Reporter: Would you make vaccination compulsory to participate in air travel bubbles with Singapore, Mainland China and other country? The second question is on electoral reform. Many foreign governments and residents are concerned this will stop any opposition candidates from running. What do you say to those residents who want to vote for pro-democracy candidates but are concerned no one will be allowed to run? Thank you.
Chief Executive: The first question about vaccination and travelling. Of course, vaccination will facilitate the resumption of travel to a certain extent, but I'm sure you realise that when we talk about travelling, it's a bilateral thing. Our people have vaccinated, whether the other side would then make life easier for our people to travel to their own country is a matter for them. What I have asked my colleagues, particularly the Secretary for Commerce and Economic Development, to revive, to discuss, is what sort of arrangements we could put in place to facilitate bilateral travelling, particularly with Singapore, because as early as last October, November, we did have a very good scheme called the Air Travel Bubble between Hong Kong and Singapore but unfortunately we then had a fourth wave from the second half of November, and that has been suspended. Now that our cases have come down to a very low level, and we start to roll out the Government Vaccination Programme, I think it is very good timing to resume the discussion so that people from both places could start to travel again.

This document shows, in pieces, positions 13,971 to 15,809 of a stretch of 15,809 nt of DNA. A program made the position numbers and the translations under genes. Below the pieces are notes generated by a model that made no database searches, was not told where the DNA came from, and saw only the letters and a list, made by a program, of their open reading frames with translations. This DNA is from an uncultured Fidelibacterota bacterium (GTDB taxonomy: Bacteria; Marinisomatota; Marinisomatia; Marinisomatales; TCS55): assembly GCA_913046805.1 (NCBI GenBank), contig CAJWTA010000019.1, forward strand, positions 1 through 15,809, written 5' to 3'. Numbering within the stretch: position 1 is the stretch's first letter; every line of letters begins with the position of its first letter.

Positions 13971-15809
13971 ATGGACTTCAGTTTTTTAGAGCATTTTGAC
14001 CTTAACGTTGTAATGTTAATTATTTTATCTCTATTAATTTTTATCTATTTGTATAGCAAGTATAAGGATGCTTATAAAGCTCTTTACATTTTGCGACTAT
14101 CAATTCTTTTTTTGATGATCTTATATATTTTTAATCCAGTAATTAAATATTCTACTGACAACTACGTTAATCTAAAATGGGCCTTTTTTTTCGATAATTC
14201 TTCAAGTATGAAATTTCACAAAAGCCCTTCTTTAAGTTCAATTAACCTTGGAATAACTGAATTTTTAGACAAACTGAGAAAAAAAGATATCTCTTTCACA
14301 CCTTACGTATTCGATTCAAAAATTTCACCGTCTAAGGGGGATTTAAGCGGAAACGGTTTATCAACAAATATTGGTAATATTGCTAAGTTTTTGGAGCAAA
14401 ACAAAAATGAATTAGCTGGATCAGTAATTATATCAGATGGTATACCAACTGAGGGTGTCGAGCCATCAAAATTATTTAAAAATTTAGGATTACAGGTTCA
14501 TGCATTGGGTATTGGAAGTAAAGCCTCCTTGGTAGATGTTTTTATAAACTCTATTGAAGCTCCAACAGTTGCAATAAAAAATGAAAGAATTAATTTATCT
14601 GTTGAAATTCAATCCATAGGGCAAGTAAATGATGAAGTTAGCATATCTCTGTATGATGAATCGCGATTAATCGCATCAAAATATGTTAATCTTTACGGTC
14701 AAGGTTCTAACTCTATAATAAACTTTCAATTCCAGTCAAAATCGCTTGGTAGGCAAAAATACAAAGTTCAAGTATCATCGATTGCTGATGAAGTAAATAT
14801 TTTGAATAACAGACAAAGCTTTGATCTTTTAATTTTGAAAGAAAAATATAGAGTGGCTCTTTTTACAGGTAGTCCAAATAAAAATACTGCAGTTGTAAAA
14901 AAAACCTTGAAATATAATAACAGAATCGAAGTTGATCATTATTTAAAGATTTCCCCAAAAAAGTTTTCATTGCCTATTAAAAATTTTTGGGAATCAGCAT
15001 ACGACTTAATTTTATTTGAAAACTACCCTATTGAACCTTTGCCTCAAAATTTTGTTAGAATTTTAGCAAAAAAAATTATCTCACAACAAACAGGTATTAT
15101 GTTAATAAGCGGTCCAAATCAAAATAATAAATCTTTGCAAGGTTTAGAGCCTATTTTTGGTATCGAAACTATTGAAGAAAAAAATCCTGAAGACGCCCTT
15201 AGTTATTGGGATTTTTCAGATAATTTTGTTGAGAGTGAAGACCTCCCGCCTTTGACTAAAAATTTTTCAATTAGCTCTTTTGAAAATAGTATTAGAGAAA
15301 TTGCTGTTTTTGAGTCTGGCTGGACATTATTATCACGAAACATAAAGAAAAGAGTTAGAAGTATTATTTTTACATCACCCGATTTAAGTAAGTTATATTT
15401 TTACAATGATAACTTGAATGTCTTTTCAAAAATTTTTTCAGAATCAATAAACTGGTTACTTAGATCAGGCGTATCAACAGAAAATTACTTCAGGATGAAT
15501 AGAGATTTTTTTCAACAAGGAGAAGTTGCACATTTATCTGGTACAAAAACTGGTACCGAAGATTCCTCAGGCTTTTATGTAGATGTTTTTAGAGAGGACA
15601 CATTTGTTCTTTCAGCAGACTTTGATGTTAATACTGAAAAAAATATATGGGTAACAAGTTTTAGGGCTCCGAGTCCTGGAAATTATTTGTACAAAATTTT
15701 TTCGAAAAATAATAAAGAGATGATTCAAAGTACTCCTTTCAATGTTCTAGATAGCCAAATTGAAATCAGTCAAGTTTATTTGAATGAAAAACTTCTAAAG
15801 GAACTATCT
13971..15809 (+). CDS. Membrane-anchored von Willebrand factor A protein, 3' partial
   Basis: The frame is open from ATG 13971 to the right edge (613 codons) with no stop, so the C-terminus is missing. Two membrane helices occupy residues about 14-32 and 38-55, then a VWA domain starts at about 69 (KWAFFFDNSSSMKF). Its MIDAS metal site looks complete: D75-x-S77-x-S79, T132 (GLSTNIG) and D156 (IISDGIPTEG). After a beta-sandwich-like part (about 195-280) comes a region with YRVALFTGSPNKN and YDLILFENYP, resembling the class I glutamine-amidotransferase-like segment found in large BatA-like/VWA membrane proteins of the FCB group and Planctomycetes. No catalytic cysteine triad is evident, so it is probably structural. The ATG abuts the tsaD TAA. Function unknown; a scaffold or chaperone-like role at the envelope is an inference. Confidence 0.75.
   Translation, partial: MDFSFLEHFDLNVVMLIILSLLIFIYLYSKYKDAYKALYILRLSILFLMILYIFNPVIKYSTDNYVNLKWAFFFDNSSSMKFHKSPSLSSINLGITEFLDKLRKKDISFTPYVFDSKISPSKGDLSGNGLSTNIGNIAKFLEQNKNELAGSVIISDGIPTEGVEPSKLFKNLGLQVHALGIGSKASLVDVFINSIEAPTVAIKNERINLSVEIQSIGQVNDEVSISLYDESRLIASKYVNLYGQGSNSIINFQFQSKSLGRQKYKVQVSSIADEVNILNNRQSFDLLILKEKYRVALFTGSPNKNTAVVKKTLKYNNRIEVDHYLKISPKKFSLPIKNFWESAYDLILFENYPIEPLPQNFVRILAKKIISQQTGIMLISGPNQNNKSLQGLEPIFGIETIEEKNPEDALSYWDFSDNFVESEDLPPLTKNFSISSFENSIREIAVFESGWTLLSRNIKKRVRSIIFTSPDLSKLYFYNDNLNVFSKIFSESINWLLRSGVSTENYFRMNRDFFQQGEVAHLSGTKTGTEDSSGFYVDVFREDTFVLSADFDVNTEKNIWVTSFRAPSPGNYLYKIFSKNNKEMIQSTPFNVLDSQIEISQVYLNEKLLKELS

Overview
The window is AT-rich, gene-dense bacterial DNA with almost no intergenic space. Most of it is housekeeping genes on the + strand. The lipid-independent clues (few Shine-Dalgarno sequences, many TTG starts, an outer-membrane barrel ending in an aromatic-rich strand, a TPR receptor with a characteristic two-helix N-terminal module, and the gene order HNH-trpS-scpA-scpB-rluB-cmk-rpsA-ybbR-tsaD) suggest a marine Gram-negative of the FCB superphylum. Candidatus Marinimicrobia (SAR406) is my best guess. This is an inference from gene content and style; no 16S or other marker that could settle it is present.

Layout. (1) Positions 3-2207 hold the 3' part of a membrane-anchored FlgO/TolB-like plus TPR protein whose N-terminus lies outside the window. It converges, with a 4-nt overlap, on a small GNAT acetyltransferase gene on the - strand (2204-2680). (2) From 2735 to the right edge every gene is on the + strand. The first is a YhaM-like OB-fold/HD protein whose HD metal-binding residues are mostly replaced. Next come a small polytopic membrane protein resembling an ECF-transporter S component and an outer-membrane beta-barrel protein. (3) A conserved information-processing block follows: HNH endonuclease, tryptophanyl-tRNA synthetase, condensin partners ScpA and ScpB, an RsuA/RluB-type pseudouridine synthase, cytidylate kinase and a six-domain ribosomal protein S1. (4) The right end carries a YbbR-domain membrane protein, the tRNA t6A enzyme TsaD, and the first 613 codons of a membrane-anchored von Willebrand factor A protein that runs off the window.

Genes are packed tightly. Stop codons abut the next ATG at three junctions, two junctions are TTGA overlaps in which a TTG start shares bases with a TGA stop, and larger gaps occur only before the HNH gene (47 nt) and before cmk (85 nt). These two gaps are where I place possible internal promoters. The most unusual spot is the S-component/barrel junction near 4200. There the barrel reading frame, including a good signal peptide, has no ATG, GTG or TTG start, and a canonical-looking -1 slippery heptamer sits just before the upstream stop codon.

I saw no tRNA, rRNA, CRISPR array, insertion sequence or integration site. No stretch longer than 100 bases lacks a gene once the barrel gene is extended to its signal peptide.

Whether we would make it mandatory depends on the discussion. If the other side says that you have to make sure that travellers from Hong Kong coming to our place, like Singapore, have to be fully vaccinated, then we will have to tell the people, if you want to benefit from this air travel bubble, you have to be vaccinated. If they don't have that requirement, then we will not make it mandatory. But standing here, I always appeal to Hong Kong people to come forward to receive vaccination because of the benefits to protect themselves, their family members, and community at large.